Ohio Slow To Give Federal Money To Homeowners After Financial Crisis

Featured Audio

By Elizabeth Miller 

A new report from the US Treasury Department says Ohio was the slowest to pass out federal money to struggling homeowners in the wake of the 2008 financial crisis.  Treasury compared 19 states that gave homeowners funds to help pay or modify their mortgage payments under a program started in 2010. 

The federal government gave $570 million dollars to the Ohio Housing Finance Agency.  They relied on local organizations to pass the money onto Ohio residents so they could get back on their feet with their home loan payments.  According to a Treasury report released today, Ohioans seeking help with past-due payments waited an average of 9 months to receive any of that.  It took some unemployed homeowners as long as two years to get help.

Kate Carden from the Cleveland Housing Network says that for some, that wait is too long.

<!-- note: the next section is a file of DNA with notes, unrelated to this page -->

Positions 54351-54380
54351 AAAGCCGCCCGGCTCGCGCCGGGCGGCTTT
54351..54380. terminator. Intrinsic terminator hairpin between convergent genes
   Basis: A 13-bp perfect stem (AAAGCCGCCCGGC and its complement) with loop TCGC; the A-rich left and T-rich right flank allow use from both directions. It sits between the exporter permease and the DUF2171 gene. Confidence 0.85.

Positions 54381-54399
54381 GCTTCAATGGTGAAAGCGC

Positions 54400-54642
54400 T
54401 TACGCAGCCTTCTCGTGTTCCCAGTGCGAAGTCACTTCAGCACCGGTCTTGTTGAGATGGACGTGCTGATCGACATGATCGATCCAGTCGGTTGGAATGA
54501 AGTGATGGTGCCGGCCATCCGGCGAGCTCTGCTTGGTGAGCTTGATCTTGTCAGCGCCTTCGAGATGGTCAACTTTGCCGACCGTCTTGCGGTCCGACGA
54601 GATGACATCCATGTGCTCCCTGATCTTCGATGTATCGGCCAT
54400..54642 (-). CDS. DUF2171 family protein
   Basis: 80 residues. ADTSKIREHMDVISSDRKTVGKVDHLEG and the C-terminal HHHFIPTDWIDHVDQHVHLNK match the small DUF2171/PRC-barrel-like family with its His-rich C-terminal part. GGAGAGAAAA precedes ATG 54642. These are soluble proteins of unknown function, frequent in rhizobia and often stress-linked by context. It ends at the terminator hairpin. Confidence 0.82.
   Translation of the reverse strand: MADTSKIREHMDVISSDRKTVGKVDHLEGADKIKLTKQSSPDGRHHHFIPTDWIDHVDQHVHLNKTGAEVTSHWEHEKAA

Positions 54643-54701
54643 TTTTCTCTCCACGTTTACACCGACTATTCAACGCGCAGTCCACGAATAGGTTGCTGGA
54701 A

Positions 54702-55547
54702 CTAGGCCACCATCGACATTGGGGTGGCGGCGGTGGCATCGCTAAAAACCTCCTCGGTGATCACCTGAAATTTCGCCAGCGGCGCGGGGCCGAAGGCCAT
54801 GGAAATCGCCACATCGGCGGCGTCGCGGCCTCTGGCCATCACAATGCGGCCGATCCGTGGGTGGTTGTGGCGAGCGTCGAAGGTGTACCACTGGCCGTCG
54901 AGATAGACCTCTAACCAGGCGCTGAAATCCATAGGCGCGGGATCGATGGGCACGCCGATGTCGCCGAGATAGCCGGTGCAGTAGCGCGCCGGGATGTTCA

"So sometimes, if the delay was long enough, it would actually knock folks out of the program so they were no longer eligible because then their delinquent balance was so high," said Carden.

It took other states like California a little more than 3 months to get money to their residents.  The Ohio Housing Finance Agency says the wait times sometimes dragged out because of difficulties collecting the necessary paperwork from the homeowner and the mortgage company.  An official with the agency says once the paperwork was completed, it took an average of 60 days to get the money to homeowners. 

Support Provided By

More Wcpn Schedule
More Wclv Schedule
90.3 WCPN
WCLV Classical 104.9
NPR Hourly Newscast
The Latest News and Headlines from NPR
This text will be replaced with a player.
This text will be replaced with a player.
This text will be replaced with a player.